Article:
A range of diets have been recommended for people living with MS, ranging from low or no-meat Swank-inspired diets, to the modified Palaeolithic Wahls diet. While the clinical efficacy of these diets to modulate MS progression is uncertain, the popularity of these diets amongst people living with MS is manifest.
To assess the clinical and demographic characteristics of adherence to several diets recommended for people with MS.
Data derived from the 5-year review of the HOLISM international cohort study. Self-reported adherence to diets were queried, ranging 1-5. Adherence was restricted to ≥12months adherence, and then dichotomised: those reporting 4-5/5 adherence defined 2nd-most adherent, 3-5/5 adherence defined 3rd-most adherent. Determinants of adherence were evaluated by log-binomial regression, adjusted for age, sex, socioeconomic status (SES), education, and fatigue. Due to low numbers, only the Overcoming MS (OMS), Swank and Wahls diets were quantitatively evaluated.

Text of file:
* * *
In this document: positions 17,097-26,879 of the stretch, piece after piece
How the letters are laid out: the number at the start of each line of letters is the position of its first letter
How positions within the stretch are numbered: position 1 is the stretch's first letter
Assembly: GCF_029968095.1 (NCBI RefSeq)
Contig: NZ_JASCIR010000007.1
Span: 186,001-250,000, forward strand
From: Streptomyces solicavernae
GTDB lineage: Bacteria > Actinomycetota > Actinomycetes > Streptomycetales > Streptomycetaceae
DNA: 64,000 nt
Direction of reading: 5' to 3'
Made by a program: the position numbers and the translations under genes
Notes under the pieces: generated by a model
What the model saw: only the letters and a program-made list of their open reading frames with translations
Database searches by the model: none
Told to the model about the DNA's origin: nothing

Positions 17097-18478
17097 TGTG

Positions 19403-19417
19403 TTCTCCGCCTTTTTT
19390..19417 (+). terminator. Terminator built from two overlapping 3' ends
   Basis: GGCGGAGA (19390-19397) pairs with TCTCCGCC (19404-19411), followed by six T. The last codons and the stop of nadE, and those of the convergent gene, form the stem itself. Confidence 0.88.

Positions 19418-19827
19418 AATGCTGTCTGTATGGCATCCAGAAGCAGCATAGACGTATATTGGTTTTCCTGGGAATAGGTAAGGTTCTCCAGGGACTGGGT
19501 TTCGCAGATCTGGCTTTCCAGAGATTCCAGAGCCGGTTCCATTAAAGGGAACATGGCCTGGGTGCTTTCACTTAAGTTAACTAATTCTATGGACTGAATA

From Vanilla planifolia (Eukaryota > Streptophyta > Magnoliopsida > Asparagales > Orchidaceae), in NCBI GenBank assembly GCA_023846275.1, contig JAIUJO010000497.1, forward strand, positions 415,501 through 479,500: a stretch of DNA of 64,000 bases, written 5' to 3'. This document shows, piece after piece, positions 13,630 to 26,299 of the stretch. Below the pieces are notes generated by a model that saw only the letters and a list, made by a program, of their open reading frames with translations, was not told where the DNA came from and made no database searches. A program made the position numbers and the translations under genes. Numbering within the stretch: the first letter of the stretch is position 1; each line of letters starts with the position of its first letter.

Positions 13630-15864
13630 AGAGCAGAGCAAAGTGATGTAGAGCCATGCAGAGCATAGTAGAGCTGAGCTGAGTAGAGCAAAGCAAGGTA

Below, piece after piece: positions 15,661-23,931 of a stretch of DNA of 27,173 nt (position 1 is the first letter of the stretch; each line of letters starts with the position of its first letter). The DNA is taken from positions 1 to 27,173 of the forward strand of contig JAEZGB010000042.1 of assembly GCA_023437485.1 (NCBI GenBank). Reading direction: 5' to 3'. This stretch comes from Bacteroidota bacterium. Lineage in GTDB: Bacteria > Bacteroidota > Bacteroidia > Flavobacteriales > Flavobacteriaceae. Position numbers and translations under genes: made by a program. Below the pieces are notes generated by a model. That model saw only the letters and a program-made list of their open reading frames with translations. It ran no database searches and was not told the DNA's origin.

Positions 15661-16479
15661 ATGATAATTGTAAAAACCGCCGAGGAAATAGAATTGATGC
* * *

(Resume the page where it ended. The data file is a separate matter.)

458/952 (48.1%) reported following MS-specific diets for ≥12months; 61.8% followed OMS, 12.7% Swank, 3.5% Wahls, 0.9% Ashton-Embry, 0.9% McDougal, 5.7% other. OMS adherence (2nd-most) was more common among males, higher SES, lower disability, less fatigue, and fewer comorbidities. Wahls adherence (2nd-most) was more common among participants with progressive MS or greater disability. Swank adherence (2nd-most) did not vary by any parameter. Analogous results were found using the 3rd-most adherent definition.
These results indicate that MS-specific diet adherence is common in this patient population, but uptake is highly heterogenous between demographic and clinical subgroups. Further study of diet uptake among MS patients is indicated, particularly as the efficacy of these diets in MS is yet uncertain.